Coinbase Fine

Coinbase Slapped With $100M Settlement but Its Stock Jumped 12%? Here’s the Lowdown

2 min read

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Coinbase, the largest publicly listed crypto exchange in the United States has agreed to fork out a total of US$100 million in a settlement agreement with the New York State Department of Financial Services (NYDFS).

Coinbase handed over the cash to wrap up a multi-year-long investigation into the shortcomings of its Anti-Money Laundering (AML) and Know Your Customer (KYC) protocols. According to a blog post from Coinbase, US$50 million will be paid as a fine to the NYDFS and another US$50 million will be invested into strengthening its compliance programs.

In an official statement, NYDFS superintendent Adrienne Harris said that by failing to “build and maintain a functional compliance program that could keep pace with its growth”, Coinbase exposed itself to an array of criminal activities that violate New York State Banking law.

Even still, stonks go up

Even though this would be viewed by most as a ‘bad news day’ for Coinbase (NSDQ:COIN), investors in the company, which is listed on the US share market, seemed more relieved that the investigation had come to close than concerned with the significant price tag attached to its fine.

To this point, the value of COIN shares jumped, closing the day with a total 12.2% gain. This is significant move for a crypto company, as the rest of the digital asset market endures a long slump that first kicked off in late-November of 2021.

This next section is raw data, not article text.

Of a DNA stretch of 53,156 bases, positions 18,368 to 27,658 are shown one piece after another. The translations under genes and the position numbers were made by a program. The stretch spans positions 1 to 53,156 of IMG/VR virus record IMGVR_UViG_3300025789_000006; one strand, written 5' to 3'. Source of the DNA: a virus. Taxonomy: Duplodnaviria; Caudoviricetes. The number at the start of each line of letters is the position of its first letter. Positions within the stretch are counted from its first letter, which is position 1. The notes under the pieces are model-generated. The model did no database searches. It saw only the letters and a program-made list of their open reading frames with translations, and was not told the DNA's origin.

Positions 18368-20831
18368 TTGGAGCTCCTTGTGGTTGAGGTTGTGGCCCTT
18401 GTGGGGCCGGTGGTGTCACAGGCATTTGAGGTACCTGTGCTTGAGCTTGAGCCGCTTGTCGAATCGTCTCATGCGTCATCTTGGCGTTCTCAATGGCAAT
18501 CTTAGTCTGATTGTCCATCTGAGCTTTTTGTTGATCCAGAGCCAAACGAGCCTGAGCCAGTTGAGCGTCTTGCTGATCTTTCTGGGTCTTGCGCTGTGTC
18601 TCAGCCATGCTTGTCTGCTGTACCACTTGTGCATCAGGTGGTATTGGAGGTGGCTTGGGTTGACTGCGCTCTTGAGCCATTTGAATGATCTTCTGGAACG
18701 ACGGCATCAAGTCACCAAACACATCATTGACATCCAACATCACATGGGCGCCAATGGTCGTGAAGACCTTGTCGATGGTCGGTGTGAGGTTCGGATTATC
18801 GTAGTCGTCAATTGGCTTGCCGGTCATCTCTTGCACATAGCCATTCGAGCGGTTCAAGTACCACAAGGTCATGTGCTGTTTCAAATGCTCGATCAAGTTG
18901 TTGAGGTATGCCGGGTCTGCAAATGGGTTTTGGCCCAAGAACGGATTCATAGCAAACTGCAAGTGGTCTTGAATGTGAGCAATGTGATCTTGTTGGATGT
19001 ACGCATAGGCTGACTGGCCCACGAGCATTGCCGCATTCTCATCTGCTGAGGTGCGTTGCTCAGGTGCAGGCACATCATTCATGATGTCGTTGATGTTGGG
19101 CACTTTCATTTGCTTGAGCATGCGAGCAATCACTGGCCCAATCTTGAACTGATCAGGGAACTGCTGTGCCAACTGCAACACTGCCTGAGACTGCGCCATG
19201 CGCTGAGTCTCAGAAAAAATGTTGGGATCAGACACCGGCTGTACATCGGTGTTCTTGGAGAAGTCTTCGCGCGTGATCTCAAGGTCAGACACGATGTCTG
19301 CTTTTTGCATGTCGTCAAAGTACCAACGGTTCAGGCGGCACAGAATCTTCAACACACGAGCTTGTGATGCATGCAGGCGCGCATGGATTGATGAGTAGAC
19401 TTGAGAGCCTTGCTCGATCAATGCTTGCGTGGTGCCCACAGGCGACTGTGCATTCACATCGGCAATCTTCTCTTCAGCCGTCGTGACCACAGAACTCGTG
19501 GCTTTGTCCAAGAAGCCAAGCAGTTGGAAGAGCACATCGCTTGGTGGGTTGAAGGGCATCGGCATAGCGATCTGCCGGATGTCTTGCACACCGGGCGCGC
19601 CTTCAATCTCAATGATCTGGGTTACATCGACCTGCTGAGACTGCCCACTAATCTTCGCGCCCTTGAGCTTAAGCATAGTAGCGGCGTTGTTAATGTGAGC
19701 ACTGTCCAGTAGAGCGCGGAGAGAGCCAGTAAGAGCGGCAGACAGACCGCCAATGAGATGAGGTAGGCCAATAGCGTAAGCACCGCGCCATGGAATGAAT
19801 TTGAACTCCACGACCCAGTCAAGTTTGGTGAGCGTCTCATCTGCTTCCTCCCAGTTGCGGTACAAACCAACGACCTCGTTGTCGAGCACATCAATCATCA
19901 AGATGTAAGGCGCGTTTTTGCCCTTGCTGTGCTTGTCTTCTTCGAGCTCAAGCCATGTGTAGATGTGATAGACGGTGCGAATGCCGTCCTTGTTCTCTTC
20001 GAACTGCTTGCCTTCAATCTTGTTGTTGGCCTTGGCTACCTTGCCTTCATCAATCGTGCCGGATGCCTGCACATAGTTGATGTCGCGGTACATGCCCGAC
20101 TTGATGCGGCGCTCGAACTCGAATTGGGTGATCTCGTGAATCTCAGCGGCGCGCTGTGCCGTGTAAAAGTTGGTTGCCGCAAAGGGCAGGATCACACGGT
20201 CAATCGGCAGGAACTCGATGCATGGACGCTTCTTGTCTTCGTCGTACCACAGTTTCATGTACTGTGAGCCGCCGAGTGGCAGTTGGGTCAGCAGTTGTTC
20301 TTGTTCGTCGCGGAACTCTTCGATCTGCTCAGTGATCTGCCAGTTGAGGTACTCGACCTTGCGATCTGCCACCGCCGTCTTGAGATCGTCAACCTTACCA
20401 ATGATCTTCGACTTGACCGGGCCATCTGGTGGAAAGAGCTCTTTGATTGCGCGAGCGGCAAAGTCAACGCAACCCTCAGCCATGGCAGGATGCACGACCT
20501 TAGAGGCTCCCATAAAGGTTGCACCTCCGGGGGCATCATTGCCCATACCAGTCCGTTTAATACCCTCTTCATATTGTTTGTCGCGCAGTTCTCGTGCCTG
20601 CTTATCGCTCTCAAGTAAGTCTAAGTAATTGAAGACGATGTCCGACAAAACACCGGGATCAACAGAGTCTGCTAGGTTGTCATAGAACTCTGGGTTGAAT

One month price chart for COIN via TradingView

Coinbase Fine

Coinbase first went public in April 2021 when crypto was well and truly in a bull market. As such, shares of Coinbase first hit the market at US$381 a pop and the company was valued at a whopping US$86 billion. Today however, the company’s share price has plunged more than 90% since inception.

Even though investors are obviously happy with the outcome of the settlement, the company is still facing the problem of an ongoing SEC investigation. In July last year, the SEC launched a probe into Coinbase to see whether the exchange should allow citizens of the United States to trade cryptocurrencies, when these digital assets could potentially fall under stricter securities regulation.

Regulatory problems for Coinbase first appeared in 2020 when an examination of the exchange’s anti-money-laundering measures raised some red flags, with investigators discovering that their internal systems had been lacking since 2018.